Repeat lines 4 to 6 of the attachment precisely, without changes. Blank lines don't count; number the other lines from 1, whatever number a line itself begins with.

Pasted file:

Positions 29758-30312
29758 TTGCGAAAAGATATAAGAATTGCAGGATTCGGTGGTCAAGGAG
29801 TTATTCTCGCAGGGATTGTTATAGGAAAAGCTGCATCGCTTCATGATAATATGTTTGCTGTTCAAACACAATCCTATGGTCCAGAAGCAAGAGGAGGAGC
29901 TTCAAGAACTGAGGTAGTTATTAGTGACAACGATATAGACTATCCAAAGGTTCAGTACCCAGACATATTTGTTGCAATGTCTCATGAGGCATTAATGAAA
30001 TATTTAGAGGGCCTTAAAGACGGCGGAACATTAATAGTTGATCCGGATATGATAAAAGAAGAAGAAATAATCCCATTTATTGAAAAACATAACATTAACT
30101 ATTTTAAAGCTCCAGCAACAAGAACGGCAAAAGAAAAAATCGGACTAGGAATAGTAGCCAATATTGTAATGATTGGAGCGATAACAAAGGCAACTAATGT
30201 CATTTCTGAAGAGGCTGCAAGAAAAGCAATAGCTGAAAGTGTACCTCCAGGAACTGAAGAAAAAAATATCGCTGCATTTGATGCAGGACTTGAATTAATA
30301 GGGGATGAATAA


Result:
29901 TTCAAGAACTGAGGTAGTTATTAGTGACAACGATATAGACTATCCAAAGGTTCAGTACCCAGACATATTTGTTGCAATGTCTCATGAGGCATTAATGAAA
30001 TATTTAGAGGGCCTTAAAGACGGCGGAACATTAATAGTTGATCCGGATATGATAAAAGAAGAAGAAATAATCCCATTTATTGAAAAACATAACATTAACT
30101 ATTTTAAAGCTCCAGCAACAAGAACGGCAAAAGAAAAAATCGGACTAGGAATAGTAGCCAATATTGTAATGATTGGAGCGATAACAAAGGCAACTAATGT